Continuing the discussion of the problems already mentioned above, a long clinical tradition argues for the hallucination-delusion distinction. Séglas (1982) referred to hallucinations as thoughts audible only to the person himself. Building on the works of Jaspers (1913), hallucinations have been described as objectification of inner speech, spatialization of experience, or perception of consciousness (Sass and Parnas, 2003), as a cognitive phenomenon (Handest et al., 2016) not exclusively perceptive-sensory. This is the case of a patient who said she recognized her husband’s mistress, was completely convinced that she had finally found out who she was, and that she had seen her, and at the same time, mentioned that it was raining at the time and she could not see her face because of the umbrella, and all the while insisted she did not know who the woman was. Another patient was not sure if he knew or saw two policemen in a helicopter, saying they were smiling because they were going to trap him (while he was on a bus). The doubts about what patients hear are found in Bleuler (1960), and in Clérambault (1926) who described mental automatism as beginning without sensory reference. So, the problem in distinguishing between thought and perception may come from analyzing and later elaborating on cognitive phenomena. This again makes perception-thought an oversimplified and imprecise distinction. Alternatively, hallucinations and delusions have been considered on a continuum (Strauss, 2014) between two extremes related to the attenuated sense of self (Rosen et al., 2016), or similar processes (Bentall, 1990), as a single dimension distorting reality (Barch et al., 2013) and extensive to any positive symptom (Moritz et al., 2017). The first objective of this study was therefore to contribute a concept with parameters that can integrate the findings recognized in the literature as hallucinations and delusions, enabling both to be understood as different cases of that single concept.
Nevertheless, some models have emphasized factors that are significant in the disorders discussed here. Some are about the person. Cognitive models have underlined the importance that unfulfilled basic human needs, such as affiliation, security, or care have on altered functioning (Gilbert, 2001; Campbell and Morrison, 2012), development of one’s own schemas (about the self, the world around us, and the future) (Beck et al., 2019), avoidance or escape behaviors, or interpretations of the symptoms themselves (Birchwood et al., 2000; Tully et al., 2017). Family therapy models suggest that deficient communication, coping, and self-control are important to symptoms (Palazzoli et al., 1977; Liotti and Gumley, 2009). Other factors refer to the setting. Finnish intervention in psychosis suggests the importance of conditions favoring recovery, such as care and its immediacy, dialogue, trust, and tolerance to uncertainty by the patient’s support networks (Seikkula et al., 2006; Lakeman, 2014), and lack of family warmth as the best predictor of relapse (Bucci et al., 2016). Other models emphasize factors related to highly stressful situations, such as mourning or abuse (Varese et al., 2012) or chronic stress, social isolation, and social inequality (Read et al., 2013; Bentall et al., 2014). Such factors alter the patient’s emotional state and thoughts about their self-worth (Garety and Freeman, 2013), leading to hallucinations and delusions in response to chronic, highly intense stress (Geekie et al., 2012; Pienkos et al., 2019). Current phenomenological perspectives also consider factors related to personal experience, such as loss of familiarity and continuity in inner experiences linked to identity. This affects loss of automatic cognitive, motor, and emotional processes, involving loss of agency, experience of vitality, integration, and sense of belonging (Henriksen and Parnas, 2017). Loss of continuity or speed of thought favors voicing of thought, personification, or spatialization of inner speech (Parnas and Zandersen, 2018). Given the significance of these factors in hallucinations and delusions, they should be considered in the integrating concept sought. Thus, the second objective of this study was to construct a model that could achieve this.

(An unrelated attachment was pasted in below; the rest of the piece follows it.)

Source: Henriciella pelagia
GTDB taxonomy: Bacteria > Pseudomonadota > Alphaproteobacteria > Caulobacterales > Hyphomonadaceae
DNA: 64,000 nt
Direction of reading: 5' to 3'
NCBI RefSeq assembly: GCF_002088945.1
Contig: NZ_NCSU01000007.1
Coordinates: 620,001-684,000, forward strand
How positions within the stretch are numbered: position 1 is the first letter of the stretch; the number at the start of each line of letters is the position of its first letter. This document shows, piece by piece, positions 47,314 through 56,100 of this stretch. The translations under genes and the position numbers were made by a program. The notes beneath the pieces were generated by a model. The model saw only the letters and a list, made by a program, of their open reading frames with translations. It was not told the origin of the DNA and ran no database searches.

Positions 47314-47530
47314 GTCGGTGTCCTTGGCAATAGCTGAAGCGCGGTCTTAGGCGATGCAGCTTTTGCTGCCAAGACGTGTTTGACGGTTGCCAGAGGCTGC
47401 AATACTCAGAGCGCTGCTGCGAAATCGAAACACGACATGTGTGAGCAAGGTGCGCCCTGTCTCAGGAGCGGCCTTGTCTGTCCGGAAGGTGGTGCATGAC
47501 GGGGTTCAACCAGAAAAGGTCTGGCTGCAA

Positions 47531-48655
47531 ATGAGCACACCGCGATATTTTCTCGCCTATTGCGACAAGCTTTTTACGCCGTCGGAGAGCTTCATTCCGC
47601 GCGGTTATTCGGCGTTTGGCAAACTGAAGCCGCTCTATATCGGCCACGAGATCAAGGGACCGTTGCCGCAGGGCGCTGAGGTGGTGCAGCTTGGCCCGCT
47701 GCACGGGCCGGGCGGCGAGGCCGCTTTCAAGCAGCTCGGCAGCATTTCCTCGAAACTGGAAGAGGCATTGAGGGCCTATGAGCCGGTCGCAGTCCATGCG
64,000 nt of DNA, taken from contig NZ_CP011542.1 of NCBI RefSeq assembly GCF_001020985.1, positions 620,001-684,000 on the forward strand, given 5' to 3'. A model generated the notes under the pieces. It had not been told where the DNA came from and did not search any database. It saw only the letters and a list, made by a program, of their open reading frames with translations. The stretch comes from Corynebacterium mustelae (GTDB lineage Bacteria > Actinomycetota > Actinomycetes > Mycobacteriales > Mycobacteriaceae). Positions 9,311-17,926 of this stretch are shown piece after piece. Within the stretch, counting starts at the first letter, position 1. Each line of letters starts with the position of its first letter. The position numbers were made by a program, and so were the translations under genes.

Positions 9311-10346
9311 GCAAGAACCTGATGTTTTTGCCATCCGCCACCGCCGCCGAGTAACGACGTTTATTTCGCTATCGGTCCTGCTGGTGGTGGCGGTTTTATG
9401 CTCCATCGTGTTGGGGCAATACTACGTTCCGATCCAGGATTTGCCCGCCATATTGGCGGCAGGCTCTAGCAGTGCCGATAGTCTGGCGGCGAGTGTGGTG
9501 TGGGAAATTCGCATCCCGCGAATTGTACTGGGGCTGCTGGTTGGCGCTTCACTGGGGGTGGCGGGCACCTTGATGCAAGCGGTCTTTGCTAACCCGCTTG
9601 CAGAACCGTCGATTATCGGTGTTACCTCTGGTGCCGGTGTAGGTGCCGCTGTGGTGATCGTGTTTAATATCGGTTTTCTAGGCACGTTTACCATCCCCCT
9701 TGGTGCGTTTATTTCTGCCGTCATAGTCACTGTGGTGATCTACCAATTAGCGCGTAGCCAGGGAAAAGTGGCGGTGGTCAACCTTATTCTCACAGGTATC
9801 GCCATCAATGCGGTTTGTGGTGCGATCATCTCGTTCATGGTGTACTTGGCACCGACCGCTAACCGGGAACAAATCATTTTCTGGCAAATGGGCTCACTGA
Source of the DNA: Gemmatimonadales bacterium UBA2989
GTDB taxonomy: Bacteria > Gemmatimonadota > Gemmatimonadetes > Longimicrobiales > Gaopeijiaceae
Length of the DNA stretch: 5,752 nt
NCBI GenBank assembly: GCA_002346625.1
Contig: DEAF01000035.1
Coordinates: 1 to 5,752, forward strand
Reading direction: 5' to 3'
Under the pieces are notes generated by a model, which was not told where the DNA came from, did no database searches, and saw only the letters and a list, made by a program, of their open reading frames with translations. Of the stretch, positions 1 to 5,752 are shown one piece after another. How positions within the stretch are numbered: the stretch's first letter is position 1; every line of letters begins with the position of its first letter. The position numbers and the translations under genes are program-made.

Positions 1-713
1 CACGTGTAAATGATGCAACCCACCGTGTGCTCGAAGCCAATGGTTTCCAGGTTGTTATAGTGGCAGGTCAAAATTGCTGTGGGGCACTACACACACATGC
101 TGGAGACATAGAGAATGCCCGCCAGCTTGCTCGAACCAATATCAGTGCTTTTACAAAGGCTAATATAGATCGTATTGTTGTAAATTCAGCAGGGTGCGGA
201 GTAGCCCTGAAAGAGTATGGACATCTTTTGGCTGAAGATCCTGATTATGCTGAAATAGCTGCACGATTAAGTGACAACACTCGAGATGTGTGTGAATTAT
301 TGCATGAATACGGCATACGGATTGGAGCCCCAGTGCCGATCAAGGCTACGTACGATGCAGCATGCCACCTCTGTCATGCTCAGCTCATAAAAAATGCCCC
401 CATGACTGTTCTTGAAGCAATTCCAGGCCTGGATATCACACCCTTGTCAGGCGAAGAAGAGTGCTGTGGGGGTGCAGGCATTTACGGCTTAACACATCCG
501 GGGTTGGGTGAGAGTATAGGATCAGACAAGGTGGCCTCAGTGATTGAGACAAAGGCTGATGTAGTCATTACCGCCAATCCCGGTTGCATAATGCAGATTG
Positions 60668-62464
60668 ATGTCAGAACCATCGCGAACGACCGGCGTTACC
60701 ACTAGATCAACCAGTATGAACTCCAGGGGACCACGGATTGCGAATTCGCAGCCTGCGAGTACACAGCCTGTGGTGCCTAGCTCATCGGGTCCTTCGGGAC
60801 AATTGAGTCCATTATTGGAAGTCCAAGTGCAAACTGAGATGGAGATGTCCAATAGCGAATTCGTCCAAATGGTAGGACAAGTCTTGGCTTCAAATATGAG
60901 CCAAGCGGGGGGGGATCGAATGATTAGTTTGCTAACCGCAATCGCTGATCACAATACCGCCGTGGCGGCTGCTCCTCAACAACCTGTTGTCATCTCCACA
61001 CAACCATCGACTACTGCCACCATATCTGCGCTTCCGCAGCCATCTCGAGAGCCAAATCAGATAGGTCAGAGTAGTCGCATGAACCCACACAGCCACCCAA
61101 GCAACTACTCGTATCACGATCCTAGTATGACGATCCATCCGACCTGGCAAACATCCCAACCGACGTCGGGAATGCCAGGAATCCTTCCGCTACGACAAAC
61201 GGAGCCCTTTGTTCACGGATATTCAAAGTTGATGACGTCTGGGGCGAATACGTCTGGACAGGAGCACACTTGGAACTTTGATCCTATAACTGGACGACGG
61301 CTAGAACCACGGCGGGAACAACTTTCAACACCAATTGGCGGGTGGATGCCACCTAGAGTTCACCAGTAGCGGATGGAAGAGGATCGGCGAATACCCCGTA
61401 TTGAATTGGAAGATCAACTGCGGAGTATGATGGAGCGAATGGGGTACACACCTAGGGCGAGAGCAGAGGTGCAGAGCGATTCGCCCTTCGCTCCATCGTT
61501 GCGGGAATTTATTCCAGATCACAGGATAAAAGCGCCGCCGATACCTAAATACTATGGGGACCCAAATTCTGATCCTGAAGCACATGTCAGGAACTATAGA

Moreover, both concept and model had to be delimited precisely and clearly differentiated from each other, assembling the aspects of the phenomena under study and the factors mentioned in the literature discussed above.
Integrating Concept Proposed
This study integrates hallucinations and delusions by classifying them both as attributions people make about their settings and themselves. Then, the elements of any attribution may be used as guides for analyzing significant literature on both, and reduce the current ambiguity.
Attribution is therefore defined here as a person’s interpretation of content or meaning assigned to someone or something, and involves the following elements: Reference, the content or meaning assigned; referral, the person or thing the content of the reference is assigned to, and referent, the agent or generator of the reference. Thus, the reference is the product of the referent with mediation of the referral (see Figure 1). This analysis was developed based on the hypotheses of Wilkinson and Bell (2016) on agency in hallucinations and delusions.